Various surgical devices have been suggested to take advantage of the therapeutic effects of heat applied within the body. These include closed systems containing heated fluid circulated through expandable chambers or catheters adapted for placement proximate to or directly inside target tissue in a surgical site. However, these systems are subject to certain disadvantages and/or operating difficulties.

U.S. Pat. No. 5,545,195 (Lennox et al.) teaches a surgical instrument for interstitial heating of tissue. A sharp distal end of the instrument permits the instrument to be inserted into a solid mass within the body. An expandable chamber is then positioned in the insertion point and expanded within the tissue by the introduction of fluid into the chamber. A heating device located within the expandable chamber heats the fluid as the fluid fills the chamber. A disadvantage of this instrument (for which there is no teaching of the required temperature or clinical end-point for it to be effective) is that the size and shape of the expandable chamber itself impedes the application of heat to difficult to reach anatomic areas. Another serious disadvantage of this instrument is that it must be inserted into the tissue mass. This can be difficult to accomplish depending upon the type of tissue, its anatomic location, vascularity, etc. If the mass can be reached, the sharp distal end may cause bleeding which can obscure the surgeon's view of the surgical site. In addition, the expansion of the chamber within the mass may cause ripping or tearing of tissue. In the worst case, trauma caused by the insertion of the instrument may bring about the spread of malignant cells from the solid mass. The sharp distal end may also inadvertently cause damage to tissue in sites other than the surgical site--a serious concern in endoscopic procedures. Indeed, in certain cases, use of sharp instruments are contraindicated due to the risk of puncturing vital structures.

Other devices employing heated fluids contained in expandable chambers or catheters include the devices disclosed in U.S. Pat. No. 4,949,718 (Neuwirth) for treatment of uterine endometrium; U.S. Pat. No. 4,955,377 (Lennox et al.) for use within blood vessels during balloon angioplasty; U.S. Pat. No. 5,195,965 (Shantha) for treatment of viral infections and cancers; and U.S. Pat. No. 5,540,679 (Fram et al.) for ablation of conduction pathways in the heart. These devices, however, are subject to some or all of the disadvantages described above. Furthermore, no indications are given in the above-identified references regarding the required temperatures or clinical end-point for these devices to be effective.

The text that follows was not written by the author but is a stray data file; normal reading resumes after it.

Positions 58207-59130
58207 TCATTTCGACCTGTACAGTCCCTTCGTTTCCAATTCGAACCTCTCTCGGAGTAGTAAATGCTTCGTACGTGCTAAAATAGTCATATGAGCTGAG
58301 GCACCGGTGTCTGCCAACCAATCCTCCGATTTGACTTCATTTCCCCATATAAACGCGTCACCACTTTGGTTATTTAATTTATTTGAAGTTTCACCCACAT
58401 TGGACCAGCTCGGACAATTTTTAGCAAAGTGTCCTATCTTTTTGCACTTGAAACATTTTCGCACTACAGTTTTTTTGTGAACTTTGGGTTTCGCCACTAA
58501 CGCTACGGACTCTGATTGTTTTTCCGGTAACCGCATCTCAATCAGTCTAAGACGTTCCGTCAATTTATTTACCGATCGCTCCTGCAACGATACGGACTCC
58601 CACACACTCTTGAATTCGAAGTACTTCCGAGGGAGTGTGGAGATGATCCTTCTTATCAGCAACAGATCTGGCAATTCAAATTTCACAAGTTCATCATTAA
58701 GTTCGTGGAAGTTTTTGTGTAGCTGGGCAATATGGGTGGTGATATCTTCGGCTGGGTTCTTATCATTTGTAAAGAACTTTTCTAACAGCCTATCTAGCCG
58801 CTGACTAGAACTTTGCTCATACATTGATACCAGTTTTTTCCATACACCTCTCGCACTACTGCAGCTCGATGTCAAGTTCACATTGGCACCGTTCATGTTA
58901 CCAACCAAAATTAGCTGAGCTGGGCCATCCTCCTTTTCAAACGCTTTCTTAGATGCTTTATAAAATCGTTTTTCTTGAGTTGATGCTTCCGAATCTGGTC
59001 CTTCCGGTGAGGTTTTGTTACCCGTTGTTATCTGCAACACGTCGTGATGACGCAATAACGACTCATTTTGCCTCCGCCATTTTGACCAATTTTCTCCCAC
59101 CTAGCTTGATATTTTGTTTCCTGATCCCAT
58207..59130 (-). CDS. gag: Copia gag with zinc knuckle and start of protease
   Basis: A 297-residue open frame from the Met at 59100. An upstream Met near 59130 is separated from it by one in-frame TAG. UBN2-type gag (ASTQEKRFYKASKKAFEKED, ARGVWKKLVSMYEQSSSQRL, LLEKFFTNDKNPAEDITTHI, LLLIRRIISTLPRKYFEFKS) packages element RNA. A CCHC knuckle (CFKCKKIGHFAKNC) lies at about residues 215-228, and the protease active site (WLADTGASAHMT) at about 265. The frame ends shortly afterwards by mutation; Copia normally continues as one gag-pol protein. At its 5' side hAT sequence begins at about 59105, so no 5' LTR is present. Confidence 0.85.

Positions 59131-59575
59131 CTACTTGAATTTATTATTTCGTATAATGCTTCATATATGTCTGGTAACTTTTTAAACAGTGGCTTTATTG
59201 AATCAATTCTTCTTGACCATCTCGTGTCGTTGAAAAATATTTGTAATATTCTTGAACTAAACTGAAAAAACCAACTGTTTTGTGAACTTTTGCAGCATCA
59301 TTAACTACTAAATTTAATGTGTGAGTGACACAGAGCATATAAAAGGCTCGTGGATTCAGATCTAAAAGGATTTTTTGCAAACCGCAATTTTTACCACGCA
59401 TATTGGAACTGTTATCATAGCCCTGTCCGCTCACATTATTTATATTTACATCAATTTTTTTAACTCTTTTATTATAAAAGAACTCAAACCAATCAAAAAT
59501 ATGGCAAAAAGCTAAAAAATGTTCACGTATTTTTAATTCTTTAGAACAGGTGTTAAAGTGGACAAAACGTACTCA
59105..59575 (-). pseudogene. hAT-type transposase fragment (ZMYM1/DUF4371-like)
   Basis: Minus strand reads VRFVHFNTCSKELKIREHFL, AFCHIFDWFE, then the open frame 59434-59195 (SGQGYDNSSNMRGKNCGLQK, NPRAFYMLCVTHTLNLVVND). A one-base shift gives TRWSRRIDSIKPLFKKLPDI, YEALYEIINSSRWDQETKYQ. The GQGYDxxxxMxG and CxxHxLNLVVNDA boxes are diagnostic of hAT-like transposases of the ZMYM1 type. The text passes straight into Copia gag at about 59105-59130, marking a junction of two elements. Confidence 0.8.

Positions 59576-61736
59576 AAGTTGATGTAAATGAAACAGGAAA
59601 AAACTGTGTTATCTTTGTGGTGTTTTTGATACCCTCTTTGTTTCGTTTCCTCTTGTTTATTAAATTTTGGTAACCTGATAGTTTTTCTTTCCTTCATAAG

U.S. Pat. No. 4,160,455 (Law et al.) teaches incorporating a heating element within a container or catheter positioned inside a body cavity. A pump causes fluid to be drawn from the body cavity into the container holding the heating element. At least some of the fluid is heated and expelled into the body cavity. A serious disadvantage of this device (for which there is no teaching of the required temperature or clinical end-point for it to be effective) resides in the heating element being introduced into the body cavity within the cylindrical container at the distal end of the device. Because the container houses the heating element, multiple thermistors, and other elements required to provide heated fluid, the cylindrical container is larger than the connecting pipe. The size of the container limits its ability to access tissue within the body. After insertion into the body, the container may inadvertently and undesirably contact adjacent tissue. The size of the container also limits the volume of fluid to be heated and the flow rate of fluid expelled. Furthermore, using heated body fluid gives rise to the added limitation of fouling the heater with coagulated proteins and the like.

In the medical arts, the application of warmed fluid directly on tissue (rather than in a closed container placed against the tissue) has historically been limited to bathing the integument at temperatures generally below 50° C. The use of hotter fluid has been limited to surgical procedures where filling an entire anatomical site with fluid having a temperature in excess of 50° C. would not cause excessive harm. For example, super-heated water and steam have been applied in the uterus in the treatment of uterine bleeding. This treatment has been abandoned by the medical profession largely because of the problem of uncontrolled burning. Electro-surgical treatments, laser surgical treatments, and, to a large degree, treatments employing heated fluid in closed systems have since replaced this treatment. However, as with the treatments involving contained heated fluid, electro-surgery and laser surgery are not free from disadvantages.